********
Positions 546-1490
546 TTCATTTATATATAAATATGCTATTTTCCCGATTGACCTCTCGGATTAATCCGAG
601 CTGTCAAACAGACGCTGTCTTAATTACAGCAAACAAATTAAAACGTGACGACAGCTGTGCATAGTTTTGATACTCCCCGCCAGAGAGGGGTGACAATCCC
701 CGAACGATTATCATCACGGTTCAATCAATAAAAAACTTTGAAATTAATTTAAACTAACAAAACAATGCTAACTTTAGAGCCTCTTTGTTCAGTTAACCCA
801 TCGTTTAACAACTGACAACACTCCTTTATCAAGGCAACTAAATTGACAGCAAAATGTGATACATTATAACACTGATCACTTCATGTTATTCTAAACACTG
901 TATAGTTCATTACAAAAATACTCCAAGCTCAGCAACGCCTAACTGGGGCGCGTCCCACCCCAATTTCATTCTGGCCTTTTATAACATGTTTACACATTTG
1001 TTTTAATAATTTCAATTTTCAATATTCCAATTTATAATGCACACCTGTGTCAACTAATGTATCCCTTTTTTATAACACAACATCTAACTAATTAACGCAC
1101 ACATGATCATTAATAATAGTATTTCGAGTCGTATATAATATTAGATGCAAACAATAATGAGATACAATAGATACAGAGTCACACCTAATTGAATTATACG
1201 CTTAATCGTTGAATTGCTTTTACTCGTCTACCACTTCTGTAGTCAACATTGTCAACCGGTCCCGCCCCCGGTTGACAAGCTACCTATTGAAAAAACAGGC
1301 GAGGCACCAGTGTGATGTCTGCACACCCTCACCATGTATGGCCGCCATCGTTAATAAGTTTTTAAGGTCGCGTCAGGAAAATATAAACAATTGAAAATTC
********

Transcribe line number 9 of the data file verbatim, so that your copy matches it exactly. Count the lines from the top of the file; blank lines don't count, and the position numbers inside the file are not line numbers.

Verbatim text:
1201 CTTAATCGTTGAATTGCTTTTACTCGTCTACCACTTCTGTAGTCAACATTGTCAACCGGTCCCGCCCCCGGTTGACAAGCTACCTATTGAAAAAACAGGC